The biopsy revealed abundant lymphocytes, neutrophils, and eosinophils consistent with a diagnosis of cutaneous B cell pseudolymphoma. The pseudolymphoma was caused by an exaggerated response to a tick bite.
As the name implies, B cell pseudolymphomas clinically and histologically mimic the various patterns of cutaneous lymphoma, often appearing as a firm, pink to dark violet nodule. A biopsy is mandatory to distinguish between pseudolymphoma and true lymphoma. There is an association between pseudolymphomas and Borrelia burgdorferi, the organism responsible for Lyme disease. Thus, testing for Lyme disease is recommended for patients with pseudolymphomas who live in endemic areas. Patients who test positive should be treated with doxycycline 100 mg bid for 10 days.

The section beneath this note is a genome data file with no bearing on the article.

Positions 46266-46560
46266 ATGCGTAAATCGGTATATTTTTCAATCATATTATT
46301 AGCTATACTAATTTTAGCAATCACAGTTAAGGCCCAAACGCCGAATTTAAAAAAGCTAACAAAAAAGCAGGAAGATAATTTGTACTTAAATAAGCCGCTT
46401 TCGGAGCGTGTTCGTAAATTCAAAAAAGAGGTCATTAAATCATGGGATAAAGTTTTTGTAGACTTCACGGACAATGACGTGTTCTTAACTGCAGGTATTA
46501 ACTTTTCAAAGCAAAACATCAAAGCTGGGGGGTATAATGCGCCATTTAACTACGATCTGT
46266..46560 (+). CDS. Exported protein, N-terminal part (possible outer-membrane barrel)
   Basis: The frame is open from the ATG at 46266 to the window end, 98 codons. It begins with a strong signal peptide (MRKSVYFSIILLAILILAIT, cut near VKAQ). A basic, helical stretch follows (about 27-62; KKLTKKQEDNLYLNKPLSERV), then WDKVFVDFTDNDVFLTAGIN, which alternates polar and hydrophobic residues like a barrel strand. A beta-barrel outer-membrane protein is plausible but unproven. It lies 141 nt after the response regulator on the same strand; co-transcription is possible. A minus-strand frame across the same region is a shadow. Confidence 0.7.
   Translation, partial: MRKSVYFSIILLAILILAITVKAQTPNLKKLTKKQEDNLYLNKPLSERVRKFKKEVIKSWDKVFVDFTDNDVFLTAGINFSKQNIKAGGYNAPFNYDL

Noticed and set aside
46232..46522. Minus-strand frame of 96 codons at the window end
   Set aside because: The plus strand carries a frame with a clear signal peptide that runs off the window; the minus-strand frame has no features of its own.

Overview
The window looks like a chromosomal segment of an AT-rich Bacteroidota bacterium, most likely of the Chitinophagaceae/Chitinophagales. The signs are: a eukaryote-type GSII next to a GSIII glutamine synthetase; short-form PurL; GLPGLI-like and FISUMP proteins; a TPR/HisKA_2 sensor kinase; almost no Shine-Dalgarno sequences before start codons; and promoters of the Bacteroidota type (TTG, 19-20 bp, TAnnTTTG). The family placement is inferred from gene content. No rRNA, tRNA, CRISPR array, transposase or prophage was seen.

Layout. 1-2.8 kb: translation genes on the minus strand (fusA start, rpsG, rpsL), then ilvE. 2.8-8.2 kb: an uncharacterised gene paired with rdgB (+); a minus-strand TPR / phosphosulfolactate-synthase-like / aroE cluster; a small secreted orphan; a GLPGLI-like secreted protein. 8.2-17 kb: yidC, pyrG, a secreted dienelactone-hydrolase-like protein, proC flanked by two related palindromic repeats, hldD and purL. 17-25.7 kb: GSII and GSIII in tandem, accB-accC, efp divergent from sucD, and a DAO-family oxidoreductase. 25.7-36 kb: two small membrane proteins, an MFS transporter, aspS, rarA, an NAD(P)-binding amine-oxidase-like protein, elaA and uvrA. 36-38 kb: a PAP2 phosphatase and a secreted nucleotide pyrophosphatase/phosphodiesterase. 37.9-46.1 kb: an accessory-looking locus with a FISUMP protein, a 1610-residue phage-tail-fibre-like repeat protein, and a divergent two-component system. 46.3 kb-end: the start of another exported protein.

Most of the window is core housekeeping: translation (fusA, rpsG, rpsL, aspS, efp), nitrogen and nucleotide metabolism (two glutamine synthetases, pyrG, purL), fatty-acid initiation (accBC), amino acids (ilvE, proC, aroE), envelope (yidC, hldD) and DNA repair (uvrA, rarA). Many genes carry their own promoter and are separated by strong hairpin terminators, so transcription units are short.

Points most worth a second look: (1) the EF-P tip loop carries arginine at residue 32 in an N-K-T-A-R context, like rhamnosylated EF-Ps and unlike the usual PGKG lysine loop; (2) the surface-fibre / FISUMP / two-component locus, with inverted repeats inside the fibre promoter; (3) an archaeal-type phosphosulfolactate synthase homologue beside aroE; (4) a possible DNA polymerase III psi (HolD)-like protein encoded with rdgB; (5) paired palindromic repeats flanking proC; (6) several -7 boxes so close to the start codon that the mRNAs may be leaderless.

In the absence of Lyme disease, a pseudolymphoma may resolve spontaneously over weeks or months. Resolution can be hastened with topical superpotent steroids, intralesional steroids, or systemic steroids. Treatment can begin with topical clobetasol 0.05% bid. If the lesion does not resolve, the next step would be intralesional triamcinolone 10 mg/mL injected directly into the nodule until it blanches slightly. Injections should be repeated every 3 to 4 weeks for a total of 2 to 3 injections.
The patient in this case had negative Lyme serology and was treated with 2 injections of triamcinolone 10 mg/mL administered 3 weeks apart. She experienced complete resolution.
Photos and text for Photo Rounds Friday courtesy of Jonathan Karnes, MD (copyright retained). Dr. Karnes is the medical director of MDFMR Dermatology Services, Augusta, ME.